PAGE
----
Rights of the accused

We wish to thank “Nichibenren” for granting permission to quote the following excerpt from their web site at http://www.nichibenren.or.jp/en/activities/meetings/20030718.html “Japan’s procedure below the international standard.

The UN Human Rights Committee examined the degree of Japan’s implementation of the International Covenant on Civil and Political Rights. In its concluding observations adopted in November 1998, the Committee urged Japan to reform its criminal justice system. The Committee expressed grave concern that Japan’s criminal justice system contravened human-rights protections guaranteed to criminal suspects by the Covenant, pointing out the facts that: pre-indictment suspects were detained for as long as 23 days and were refused rights to seek release on bail; there was no restriction on when and how long interrogations of suspects were conducted; and interrogations were conducted without the presence of attorneys. In many countries including the U.S., Russia and European countries such as the U.K., France and Italy, suspects are entitled to demand the presence of attorneys during interrogations. It, therefore, can be argued that this is a minimum standard of treatment for suspects.”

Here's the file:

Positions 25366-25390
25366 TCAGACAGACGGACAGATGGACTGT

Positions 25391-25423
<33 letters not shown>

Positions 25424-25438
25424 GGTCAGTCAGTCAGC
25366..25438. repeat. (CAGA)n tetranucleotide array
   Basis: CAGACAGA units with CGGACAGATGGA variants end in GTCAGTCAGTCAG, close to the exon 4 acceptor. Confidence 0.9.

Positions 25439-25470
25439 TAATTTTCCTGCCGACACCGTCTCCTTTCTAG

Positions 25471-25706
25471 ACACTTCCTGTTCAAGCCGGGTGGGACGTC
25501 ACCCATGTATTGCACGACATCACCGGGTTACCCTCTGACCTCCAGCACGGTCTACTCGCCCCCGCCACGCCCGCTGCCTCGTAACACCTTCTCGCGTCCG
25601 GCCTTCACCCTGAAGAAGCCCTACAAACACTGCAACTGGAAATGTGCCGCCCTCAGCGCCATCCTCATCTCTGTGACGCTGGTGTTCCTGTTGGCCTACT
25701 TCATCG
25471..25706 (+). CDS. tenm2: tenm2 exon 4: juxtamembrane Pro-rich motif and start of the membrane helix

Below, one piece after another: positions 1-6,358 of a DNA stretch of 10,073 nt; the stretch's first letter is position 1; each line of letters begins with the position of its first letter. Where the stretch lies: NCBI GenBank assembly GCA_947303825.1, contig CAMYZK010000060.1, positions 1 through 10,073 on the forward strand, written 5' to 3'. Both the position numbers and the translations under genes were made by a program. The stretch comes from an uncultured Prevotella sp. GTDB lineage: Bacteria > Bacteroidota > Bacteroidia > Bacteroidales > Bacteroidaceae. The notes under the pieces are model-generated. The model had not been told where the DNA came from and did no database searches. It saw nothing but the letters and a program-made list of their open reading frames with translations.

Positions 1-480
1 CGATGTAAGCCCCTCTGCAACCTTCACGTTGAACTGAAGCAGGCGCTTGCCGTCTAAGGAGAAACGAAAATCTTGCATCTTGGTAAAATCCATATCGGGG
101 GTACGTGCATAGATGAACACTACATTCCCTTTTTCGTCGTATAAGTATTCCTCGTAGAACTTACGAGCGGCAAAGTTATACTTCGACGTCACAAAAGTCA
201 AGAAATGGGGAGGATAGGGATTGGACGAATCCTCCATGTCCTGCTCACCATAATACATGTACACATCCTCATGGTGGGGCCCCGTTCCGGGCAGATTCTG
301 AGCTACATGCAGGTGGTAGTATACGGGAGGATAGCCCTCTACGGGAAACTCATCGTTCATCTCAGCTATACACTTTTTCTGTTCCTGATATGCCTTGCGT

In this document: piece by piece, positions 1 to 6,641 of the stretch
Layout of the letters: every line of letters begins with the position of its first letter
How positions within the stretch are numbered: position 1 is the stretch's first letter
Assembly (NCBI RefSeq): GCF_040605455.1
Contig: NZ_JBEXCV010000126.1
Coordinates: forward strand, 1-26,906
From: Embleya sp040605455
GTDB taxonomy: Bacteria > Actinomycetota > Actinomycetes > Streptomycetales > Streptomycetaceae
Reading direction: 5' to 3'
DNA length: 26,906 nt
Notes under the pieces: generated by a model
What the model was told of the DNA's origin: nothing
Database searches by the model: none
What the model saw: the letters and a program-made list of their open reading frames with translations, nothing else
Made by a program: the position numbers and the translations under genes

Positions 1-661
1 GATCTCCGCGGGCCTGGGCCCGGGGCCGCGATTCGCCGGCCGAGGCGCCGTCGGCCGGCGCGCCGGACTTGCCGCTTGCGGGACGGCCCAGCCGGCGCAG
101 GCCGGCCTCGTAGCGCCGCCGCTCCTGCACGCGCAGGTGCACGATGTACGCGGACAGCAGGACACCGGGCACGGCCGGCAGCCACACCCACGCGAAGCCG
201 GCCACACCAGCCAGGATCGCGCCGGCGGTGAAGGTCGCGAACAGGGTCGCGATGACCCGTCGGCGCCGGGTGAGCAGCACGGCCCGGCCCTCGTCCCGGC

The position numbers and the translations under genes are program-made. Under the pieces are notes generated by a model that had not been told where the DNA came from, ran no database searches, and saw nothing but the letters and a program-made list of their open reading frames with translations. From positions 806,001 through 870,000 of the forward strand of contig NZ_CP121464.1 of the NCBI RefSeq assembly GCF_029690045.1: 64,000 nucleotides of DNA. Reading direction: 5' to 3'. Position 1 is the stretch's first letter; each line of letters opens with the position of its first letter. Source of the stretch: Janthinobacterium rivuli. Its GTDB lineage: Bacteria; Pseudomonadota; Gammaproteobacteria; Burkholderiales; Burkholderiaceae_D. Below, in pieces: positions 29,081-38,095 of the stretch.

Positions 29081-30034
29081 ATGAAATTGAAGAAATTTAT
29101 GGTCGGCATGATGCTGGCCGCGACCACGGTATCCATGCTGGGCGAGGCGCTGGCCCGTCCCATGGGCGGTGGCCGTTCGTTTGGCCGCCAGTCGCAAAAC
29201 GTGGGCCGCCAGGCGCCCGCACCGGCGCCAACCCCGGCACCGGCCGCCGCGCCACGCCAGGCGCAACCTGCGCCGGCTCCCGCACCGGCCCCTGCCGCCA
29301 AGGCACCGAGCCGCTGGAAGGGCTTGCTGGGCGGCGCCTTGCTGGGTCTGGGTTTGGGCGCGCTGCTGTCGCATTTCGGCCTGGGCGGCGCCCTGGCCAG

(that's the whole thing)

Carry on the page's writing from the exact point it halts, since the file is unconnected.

The current Japanese law does not permit a defense lawyer to be present during interrogation of a suspect at any time. During interrogation by investigators and the prosecutor, a statement is written by the investigator or prosecutor. It is not uncommon for the prepared statement to be inconsistent with the actual verbal statements. In many cases the written statement is prepared in a manner that takes the suspects verbal replies out of context to imply guilt. This is not meant to imply that there is malicious intent on the part of the investigator or prosecutor.

In the case of foreigners, this is compounded as the statement is written in Japanese, and verbally translated back to the suspect in his or her native language. Slang’s are misinterpreted and the context of the suspects’ verbal responses, are in many cases misrepresented. The suspect is led to believe that he or she must sign this statement before the interrogation session will be concluded. An important right of the suspect which may not be conveyed by the investigators or prosecutor is that as a suspect you have the right to demand that your lawyer review the written statement before you sign it.

Please note that the lawyer may not be present during the actual interrogation. If you have a family member or friend who is arrested under the Cannabis Control law or are interested on more background and research information please click on the following link for more information:

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